“She’s got a good point,” Tam said. “They had to have heard by now that Sathrik’s dead and Sarad is the king. Most of those people are in those cells because they favored Chigaru over Sathrik to begin with. With Sathrik dead, as far as they’re concerned, Chigaru is their king—throne or no throne, crown or no crown. They’ll listen to him. Best of all, they’ll follow.” Tam turned to his new monarch. “Your Majesty, your people need your help and your leadership.” He grinned. “We have a plan we’d like to share with you…”

Chigaru Mal’Salin was now wearing Tam’s spare suit of armor, and Mychael had on the leather and matte steel armor Chigaru had worn from Mid—and had dinted and torn bouncing down the chute from the temple. Tam’s armor was a little big on Chigaru, but that could be taken care of for the most part by cinching the straps a little tighter. Mychael looked like… Well, he looked like his armor had shrunk and he hadn’t. So he’d put on the pieces that marginally fit, and tossed the others aside. Fortunately, both he and Chigaru had kept the padded garments they’d worn underneath their armor. While I liked seeing Mychael naked, I didn’t want him going into battle that way.

Tam was not happy. “Mychael, I want you to take my armor. I can—”

“For the last time, no. Now that the prince is here, we don’t need a ‘Guardian elf hero’ to vouch for our sincerity with the prisoners. Chigaru needs to look like a king, and you’re his chief mage and chancellor; you need to look the part. Those people need to know who to follow. I’m just an elf here to do the dirty work.” He flashed a quick, boyish grin. “Don’t worry about me. I’ll go shopping when I get upstairs. The first Khrynsani guard who’s my size will have my undivided attention.”

“Your Majesty, I want you to hang back at first when we attack,” Imala said.

Chigaru bristled. “I will not be seen as a coward—”

“It’s not cowardly; it’s tactical. We need you intact for the prisoners’ sakes. You wouldn’t inspire anyone with a bolt or two sticking out of you.”

The prince didn’t argue. A miracle. Hopefully, it was just the first one we’d get in the next few hours.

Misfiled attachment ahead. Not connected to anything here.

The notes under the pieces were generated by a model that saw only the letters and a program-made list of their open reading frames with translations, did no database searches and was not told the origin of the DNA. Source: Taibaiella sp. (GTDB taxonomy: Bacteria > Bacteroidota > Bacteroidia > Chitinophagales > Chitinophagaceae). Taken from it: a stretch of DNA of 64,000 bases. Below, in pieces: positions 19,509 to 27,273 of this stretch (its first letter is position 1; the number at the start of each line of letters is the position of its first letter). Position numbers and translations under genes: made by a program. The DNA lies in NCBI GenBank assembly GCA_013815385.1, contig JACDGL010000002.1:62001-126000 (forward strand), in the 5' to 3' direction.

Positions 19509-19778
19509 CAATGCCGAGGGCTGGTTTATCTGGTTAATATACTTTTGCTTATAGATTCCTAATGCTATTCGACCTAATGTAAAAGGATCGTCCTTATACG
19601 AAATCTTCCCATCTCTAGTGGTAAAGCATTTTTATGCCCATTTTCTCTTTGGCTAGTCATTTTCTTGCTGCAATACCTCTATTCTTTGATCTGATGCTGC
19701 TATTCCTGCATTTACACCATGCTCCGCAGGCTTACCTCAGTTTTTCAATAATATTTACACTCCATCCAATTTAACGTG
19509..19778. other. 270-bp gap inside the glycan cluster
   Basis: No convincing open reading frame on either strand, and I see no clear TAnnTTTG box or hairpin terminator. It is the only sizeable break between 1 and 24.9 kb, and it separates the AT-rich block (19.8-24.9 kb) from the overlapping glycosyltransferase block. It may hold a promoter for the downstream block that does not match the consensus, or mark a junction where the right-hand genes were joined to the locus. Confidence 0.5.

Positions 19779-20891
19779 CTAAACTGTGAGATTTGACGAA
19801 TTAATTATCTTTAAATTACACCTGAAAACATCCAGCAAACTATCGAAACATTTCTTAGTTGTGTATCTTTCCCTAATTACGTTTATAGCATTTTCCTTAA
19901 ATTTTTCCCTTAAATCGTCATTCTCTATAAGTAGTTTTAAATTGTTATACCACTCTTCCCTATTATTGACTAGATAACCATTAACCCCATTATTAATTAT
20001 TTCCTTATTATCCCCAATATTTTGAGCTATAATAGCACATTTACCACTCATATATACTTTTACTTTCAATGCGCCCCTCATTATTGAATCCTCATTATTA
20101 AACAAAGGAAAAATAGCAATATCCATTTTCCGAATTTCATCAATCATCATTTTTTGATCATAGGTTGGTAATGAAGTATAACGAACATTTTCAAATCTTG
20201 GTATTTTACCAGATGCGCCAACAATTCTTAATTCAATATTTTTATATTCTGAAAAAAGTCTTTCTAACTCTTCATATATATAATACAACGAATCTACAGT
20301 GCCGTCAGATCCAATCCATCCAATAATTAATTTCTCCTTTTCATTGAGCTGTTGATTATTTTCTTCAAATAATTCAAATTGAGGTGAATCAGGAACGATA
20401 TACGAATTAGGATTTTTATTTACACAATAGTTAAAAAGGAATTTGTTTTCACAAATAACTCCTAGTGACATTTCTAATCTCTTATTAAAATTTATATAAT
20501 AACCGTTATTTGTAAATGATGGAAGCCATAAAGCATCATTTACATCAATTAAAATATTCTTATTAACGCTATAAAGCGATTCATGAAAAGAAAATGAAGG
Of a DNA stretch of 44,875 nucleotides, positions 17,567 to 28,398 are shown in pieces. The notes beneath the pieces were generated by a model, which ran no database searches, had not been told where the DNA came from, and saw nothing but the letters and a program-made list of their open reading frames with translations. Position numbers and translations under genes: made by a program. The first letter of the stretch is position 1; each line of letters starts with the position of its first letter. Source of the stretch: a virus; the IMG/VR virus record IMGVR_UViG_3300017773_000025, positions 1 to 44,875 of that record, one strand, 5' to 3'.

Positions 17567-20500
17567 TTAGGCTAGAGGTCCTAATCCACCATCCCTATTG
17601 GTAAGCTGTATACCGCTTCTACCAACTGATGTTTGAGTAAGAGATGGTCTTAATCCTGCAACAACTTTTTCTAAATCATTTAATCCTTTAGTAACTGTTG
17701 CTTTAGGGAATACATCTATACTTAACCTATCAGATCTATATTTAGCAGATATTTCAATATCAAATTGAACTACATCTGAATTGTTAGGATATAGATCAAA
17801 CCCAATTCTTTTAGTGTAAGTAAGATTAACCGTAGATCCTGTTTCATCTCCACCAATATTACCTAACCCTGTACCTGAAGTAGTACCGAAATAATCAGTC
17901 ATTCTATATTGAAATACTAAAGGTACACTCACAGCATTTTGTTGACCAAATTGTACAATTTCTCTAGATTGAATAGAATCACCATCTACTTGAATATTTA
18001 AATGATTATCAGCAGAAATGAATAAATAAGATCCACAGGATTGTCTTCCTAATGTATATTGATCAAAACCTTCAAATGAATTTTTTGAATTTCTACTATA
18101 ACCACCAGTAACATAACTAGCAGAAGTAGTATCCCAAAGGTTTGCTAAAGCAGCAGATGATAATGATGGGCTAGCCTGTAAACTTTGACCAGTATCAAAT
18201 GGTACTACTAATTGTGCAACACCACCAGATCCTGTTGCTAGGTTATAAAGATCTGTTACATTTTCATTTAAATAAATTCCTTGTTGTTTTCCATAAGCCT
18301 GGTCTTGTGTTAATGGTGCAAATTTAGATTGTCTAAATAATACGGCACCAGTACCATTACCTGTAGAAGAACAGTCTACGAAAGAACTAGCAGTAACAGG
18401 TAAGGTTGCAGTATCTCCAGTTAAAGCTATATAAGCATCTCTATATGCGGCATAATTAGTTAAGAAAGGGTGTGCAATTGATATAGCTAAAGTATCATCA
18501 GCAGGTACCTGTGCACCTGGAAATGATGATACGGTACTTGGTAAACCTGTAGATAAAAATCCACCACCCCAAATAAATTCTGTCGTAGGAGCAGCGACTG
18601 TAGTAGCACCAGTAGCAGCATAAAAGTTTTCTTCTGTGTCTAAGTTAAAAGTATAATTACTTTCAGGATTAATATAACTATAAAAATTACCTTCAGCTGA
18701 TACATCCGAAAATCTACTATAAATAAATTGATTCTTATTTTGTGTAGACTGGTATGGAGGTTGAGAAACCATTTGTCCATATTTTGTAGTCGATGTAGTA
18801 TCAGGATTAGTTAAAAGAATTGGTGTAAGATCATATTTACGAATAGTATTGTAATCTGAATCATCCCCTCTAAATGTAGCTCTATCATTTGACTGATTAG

“The important prisoners are usually kept on the first level, near the main guard station,” Imala continued to Chigaru. “That means warded gates and a lot of guards. Unfortunately, that’s not a guarantee—the VIPs being kept on the first level, that is. However, plenty of guards are guaranteed. That’s why I want you to hang back.”

“No one will be masking their magic up there,” Tam added. “As long as we don’t blow out a wall, anything we do should blend in with the noise.”

“And if things get ugly?” Chigaru asked.

“We blow out a wall—and anything else with the poor judgment to get between us and those prisoners.”

“Damn right, we do,” Piaras said.

Instantly every eye was on him.

The kid glanced around in confusion. “Uh… damn right, we don’t?”

Mychael cleared his throat. “Cadet?”


“Just stay close.” Mychael held up one finger, quickly followed by a second one. “And obey orders. Got it?”

Piaras grinned broadly. “Got it, sir!”

The kid was way too enthusiastic for anyone’s safety. Best we could hope for was to point him in the right direction and cut him loose. Mychael caught my eye for the briefest instant. He wasn’t smiling anymore. I didn’t need any mind-reading bond to tell me what he knew—the navinem could start wearing off soon for Piaras and Chigaru. Considering where we were going and whom we’d be running into, I wanted them to hold on to that navinem-fueled confidence for as long as possible. I didn’t want Piaras to be cocky, but I at least wanted him to think he could survive. The power of suggestion was a potent thing.

I caught Piaras’s eyes. “Let’s get in and get it done, so you can brag to Phaelan about what you did.”

The only Khrynsani we encountered had been the dead ones down near the dragon lair. That was the good news. On the downside, it looked like no one had cleaned this tunnel since it’d been made, and the local spider population had been busy for the entire time. The Khrynsani who’d chased Chigaru down here had obviously come in another way. Between the webs and the dust, not sneezing was not an option. Kesyn had assured us that the walls down here were thick, but I was a loud sneezer. Really loud.

I had no clue what this space had been built for. Tam and Mychael’s shoulders brushed both sides of the tunnel. We went up a flight of narrow and entirely too steep stairs cut into the stone. Though to say that centuries ago someone intentionally cut these would be an insult to every stonemason who ever lived.

Tam finally stopped and so did we. He spoke in the barest whisper, though we all could hear him just fine. “We’re level with the dungeons. Stick to the plan.”

“Unless the plan sticks it to us,” Chigaru just had to add.